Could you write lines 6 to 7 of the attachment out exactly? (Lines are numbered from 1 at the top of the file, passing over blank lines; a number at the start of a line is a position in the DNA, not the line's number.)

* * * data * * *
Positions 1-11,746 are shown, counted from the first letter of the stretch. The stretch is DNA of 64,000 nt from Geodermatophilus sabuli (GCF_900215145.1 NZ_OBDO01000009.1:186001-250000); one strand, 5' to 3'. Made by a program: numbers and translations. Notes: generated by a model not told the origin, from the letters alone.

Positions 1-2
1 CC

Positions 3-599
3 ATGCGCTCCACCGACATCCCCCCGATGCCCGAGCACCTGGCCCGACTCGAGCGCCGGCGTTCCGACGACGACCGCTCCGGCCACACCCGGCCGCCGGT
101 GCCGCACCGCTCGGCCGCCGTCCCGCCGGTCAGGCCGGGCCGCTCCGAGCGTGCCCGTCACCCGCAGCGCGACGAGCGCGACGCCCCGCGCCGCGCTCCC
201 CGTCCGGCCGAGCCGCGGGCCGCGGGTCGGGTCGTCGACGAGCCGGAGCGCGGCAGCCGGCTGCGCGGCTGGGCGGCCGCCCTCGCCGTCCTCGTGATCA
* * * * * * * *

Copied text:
101 GCCGCACCGCTCGGCCGCCGTCCCGCCGGTCAGGCCGGGCCGCTCCGAGCGTGCCCGTCACCCGCAGCGCGACGAGCGCGACGCCCCGCGCCGCGCTCCC
201 CGTCCGGCCGAGCCGCGGGCCGCGGGTCGGGTCGTCGACGAGCCGGAGCGCGGCAGCCGGCTGCGCGGCTGGGCGGCCGCCCTCGCCGTCCTCGTGATCA